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Rainer Werner Fassbinder
Powder Kilgore (Ray Bennett as Raphael Bennett) kills freighter Jeff Cameron (Edward LeSaint) and the latter's daughter, "Spunky" (Iris Meredith), sends for gunfighter Wild Bill Saunders (Bill Elliott, in another of his more than 195 films in which he was never, not once, billed as William 'Wild Bill' Elliott.) Bill finds that few men care to buck the Kilgore gang, and he gets consent from Governor Dawson (Don Beddoe) to form a state ranger's organization out of gunmen now in prison, the men to be pardoned if they prove themselves worthy. (A plot line used at least six times by writer/director Robert Emmett Tansey elsewhere in a ten year period.) Bill whips a Kilgore henchman, Lightning Barlow (Francis Walker), who is offering "Spunky" protection in return for a half-share in her freighting business. Bill jails Barlow and other Kilgore gang members when he and his "rangers" foil an attempted gold-shipment holdup. "Spunky" and her helper Cannonball (Dub Taylor) stumble on Kilgore's ... Written by
Les Adams <firstname.lastname@example.org>
Wild Bill Elliott, who got his moniker from playing Wild Bill Hickok in a popular serial, used the name Wild Bill Saunders in four films for Columbia. Wild Bill's trademark was wearing the two guns in his holster butt forward yet still drawing them in a traditional manner then swirling them around to put them back. Wild Bill was no phony. He was an expert horseman and had been since youth. Another trademark was calling himself a peaceable man yet using as much firepower as needed to knock down the bad guys.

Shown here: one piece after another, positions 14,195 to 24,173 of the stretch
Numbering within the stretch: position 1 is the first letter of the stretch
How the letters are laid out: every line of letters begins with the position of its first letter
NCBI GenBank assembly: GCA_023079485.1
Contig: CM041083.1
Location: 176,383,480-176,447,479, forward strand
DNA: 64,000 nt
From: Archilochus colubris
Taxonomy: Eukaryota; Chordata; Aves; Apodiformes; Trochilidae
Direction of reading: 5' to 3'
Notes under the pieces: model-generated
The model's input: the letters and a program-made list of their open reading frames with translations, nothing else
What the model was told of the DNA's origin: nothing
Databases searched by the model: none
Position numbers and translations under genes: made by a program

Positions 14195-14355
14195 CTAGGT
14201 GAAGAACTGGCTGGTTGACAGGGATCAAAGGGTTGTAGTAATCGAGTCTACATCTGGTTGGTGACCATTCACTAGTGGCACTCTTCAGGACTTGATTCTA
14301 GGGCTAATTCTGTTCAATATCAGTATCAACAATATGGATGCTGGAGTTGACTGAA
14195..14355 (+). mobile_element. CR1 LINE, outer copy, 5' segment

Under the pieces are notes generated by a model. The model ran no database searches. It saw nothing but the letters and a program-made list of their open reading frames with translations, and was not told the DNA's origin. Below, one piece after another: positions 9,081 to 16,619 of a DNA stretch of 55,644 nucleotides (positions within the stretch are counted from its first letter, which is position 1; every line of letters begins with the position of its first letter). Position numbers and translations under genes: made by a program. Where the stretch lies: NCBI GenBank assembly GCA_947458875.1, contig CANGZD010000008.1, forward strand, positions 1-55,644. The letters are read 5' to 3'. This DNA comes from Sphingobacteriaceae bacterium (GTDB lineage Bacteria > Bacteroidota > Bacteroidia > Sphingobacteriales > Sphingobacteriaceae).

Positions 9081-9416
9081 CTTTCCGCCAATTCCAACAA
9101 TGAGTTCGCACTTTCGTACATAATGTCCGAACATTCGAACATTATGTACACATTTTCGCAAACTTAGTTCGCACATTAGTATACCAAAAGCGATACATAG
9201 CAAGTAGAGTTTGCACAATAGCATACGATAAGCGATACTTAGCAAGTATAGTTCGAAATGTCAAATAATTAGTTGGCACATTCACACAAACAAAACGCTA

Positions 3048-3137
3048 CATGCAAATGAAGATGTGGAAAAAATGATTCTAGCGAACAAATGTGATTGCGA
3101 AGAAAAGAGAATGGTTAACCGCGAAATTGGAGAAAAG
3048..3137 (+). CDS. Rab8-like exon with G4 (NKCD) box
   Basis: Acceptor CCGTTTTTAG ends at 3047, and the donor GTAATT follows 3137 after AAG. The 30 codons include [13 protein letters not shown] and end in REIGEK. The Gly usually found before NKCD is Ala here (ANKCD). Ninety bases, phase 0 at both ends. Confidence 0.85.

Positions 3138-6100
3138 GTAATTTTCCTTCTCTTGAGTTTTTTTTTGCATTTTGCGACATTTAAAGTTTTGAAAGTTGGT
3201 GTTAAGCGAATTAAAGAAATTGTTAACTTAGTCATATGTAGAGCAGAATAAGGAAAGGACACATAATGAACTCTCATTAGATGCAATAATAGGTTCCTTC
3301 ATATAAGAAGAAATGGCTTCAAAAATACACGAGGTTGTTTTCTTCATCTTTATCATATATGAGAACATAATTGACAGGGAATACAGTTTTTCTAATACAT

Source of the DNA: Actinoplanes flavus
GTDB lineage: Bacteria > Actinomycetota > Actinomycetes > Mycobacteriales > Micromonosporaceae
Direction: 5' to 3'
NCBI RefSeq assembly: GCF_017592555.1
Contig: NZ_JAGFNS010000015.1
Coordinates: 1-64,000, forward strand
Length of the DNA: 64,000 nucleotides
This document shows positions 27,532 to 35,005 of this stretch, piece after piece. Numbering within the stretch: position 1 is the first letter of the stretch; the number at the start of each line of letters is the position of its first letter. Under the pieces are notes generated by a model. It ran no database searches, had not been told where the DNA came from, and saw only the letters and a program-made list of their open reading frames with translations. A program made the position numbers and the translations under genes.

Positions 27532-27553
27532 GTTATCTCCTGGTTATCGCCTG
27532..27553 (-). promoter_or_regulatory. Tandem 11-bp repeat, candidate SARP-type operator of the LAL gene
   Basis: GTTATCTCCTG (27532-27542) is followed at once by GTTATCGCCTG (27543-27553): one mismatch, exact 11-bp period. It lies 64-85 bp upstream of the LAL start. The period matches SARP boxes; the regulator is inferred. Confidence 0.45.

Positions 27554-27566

This time around, Wild Bill attempts to put together a group of state rangers to clean up a band of outlaws led by the notorious Powder Kilgore (Ray Bennett) who lets one of his henchmen called Lightning (Francis Walker, not a name that invokes fear and dread) do his dirty work so he can stay free of the law. The outlaws work from a hideout which serves as a meeting house to plot and make plans for robbery of wagon trains operated by 'Spunky' Cameron (Iris Meredith) who has the hots for Wild Bill. In a novel twist at the time, Wild Bill hits on a ploy to use real-life killers who are incarcerated in the state prison to organize the rangers, since the governor is short on funds and willing gunslingers. This idea would reach its fruition in the hit movie "The Dirty Dozen" years later. Needless to say not all the criminals who are promised full pardons for their work are to be trusted. Some wise advice: Never trust a criminal who is called Shifty Sheldon. Wild Bill ultimately succeeds but not before a lot of action-packed adventure takes place. "Brother Bill" has a colorful exist on his paint as he rides out of town headed for Texas and more rip-snorting action leaving Spunky to dream about what could have been.
Cannonball (the redoubtable Dub Taylor) served as Wild Bill's comical sidekick in his Wild Bill Saunders films. He doesn't get to show his virtuosity on the xylophone this go around but has a few comic routines of note such as when he is "charred" by explosives when he throws them away from the jail house to save the day.
This Wild Bill outings has one major weakness. Though the story is a clever one, the script falters from time to time. There are plot holes aplenty and much is predictable. The lines given Wild Bill and Cannonball are at times somewhat silly. Otherwise, this is a fine Wild Bill Sauders flick.
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